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Birds Of A Feather Aren't Necessarily Related

What do a pigeon and a flamingo have in common? Quite a bit, according to a reordering of the evolutionary tree of birds.

One of a series of studies published Thursday in Science is the latest step toward understanding the origins of the roughly 10,000 bird species that populate our planet.

"We're finally reaching some sort of consensus about how we think birds are related to each other," says Sushma Reddy, a researcher at Loyola University who studies bird evolution and was not involved in the new studies.

Understanding the relationships among different types of birds has been a subject of great debate among scientists because of birds' unusual start.

Birds began as dinosaurs. And for a long time, their ancestors were just hanging around with all the other dinosaurs. That all changed roughly 66 million years ago, when a large asteroid impact triggered a mass extinction on Earth.

Though land-based dinosaurs died, a few bird ancestors survived, explains Edward Braun, a biologist who studies bird evolution at the University of Florida and contributed to the new analysis.

With the big dinos out of the way, the birds spread their wings and covered the entire globe. They quickly evolved to live at sea and on land — everywhere from deserts to the arctic.

"The major groups of birds appeared very rapidly," Braun says.

The updated avian tree shows how many different kinds of birds evolved quickly after a mass extinction 66 million years ago.
/ AAAS/Carla Schaffer
AAAS/Carla Schaffer
The updated avian tree shows how many different kinds of birds evolved quickly after a mass extinction 66 million years ago.

That's why it so hard to tell who is related to whom. Today's bird species all look and sound very different from each other.

"Owls look very distinctively like other owls," Reddy says. "But there are very few characteristics that would put an owl with any other major group of birds."

The confused family tree has been frustrating researchers like Erich Jarvis, who is an architect of the new studies. Jarvis, a neuroscientist at Duke, has been trying to figure out how different birds learn their songs. To do that, he has to know how the birds are related to each other.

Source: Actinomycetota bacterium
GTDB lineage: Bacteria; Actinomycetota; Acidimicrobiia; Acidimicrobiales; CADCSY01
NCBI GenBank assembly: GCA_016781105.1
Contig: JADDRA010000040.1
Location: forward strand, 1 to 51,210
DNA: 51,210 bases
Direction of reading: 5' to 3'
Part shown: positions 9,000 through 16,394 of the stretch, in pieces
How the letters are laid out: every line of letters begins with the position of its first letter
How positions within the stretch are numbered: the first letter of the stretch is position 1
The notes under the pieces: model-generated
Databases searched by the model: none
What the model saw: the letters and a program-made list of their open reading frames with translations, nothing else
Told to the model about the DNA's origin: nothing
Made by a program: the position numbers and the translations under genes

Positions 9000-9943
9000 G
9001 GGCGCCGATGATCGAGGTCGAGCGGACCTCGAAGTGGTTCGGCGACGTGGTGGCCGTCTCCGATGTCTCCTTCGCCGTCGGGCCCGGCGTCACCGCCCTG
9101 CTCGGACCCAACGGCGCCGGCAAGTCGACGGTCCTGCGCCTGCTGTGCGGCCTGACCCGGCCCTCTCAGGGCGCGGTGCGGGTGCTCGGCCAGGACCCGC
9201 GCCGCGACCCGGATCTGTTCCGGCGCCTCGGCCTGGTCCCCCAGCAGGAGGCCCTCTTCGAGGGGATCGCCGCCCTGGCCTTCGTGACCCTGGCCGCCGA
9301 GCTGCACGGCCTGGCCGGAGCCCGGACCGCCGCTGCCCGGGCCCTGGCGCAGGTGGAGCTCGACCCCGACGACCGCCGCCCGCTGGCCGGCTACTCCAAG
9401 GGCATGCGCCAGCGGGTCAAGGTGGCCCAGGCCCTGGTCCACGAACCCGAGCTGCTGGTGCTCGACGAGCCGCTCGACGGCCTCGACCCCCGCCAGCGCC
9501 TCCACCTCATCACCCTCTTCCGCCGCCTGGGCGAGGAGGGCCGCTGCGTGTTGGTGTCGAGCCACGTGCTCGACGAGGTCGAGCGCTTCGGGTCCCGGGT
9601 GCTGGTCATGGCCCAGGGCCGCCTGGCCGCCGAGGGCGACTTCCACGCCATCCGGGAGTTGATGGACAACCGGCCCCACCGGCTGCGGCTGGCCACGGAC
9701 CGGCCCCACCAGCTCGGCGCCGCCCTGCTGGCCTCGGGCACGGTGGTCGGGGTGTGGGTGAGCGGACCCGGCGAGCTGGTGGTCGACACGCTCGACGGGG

He decided the best way to sort this out was to sequence as many bird genomes as possible. "We just, basically, put out a call and had people come together who were sequencing bird genomes," he says.

More than 200 researchers got involved, sequencing 48 avian genomes. Then they fed that genetic information into supercomputers. The computers crunched the data, and out popped the most likely evolutionary tree for birds. It shows that "only four lineages survived that massive extinction," Jarvis says, "and they gave rise to 95 percent of the species we have on the planet today."

The genetic information reveals other interesting facts about birds, Jarvis says. For example, bird genomes are about a third the size of a mammal genome. Birds appear to have lost a lot of junk DNA, but they also lost some traits to save weight. (For example: They once had teeth but evolved lightweight beaks instead.)

The songbirds Jarvis studies also appear to have independently evolved genes that are similar to those that shape the language areas of the human brain, he says.

The overall tree reveals some surprising relationships among bird species. Parrots are actually close relatives of falcons. Pigeons are more closely related to flamingos than they are to crows. And land fowl, like chickens, are related to ducks.

Julia Clarke, a bird paleontologist at the University of Texas, Austin, thinks the reorganized bird chart that's emerging from all that data crunching is probably correct and is beginning to reveal a clear picture of avian evolution.

"We seem to be sort of converging on a single answer," Clarke says. She's also a bird-watcher and says the genetic studies haven't found their way into bird guides yet.

"A lot of this stuff, I think, should be very compelling to bird-watchers," Clarke says.

Copyright 2021 NPR. To see more, visit https://www.npr.org.

Geoff Brumfiel works as a senior editor and correspondent on NPR's science desk. His editing duties include science and space, while his reporting focuses on the intersection of science and national security.
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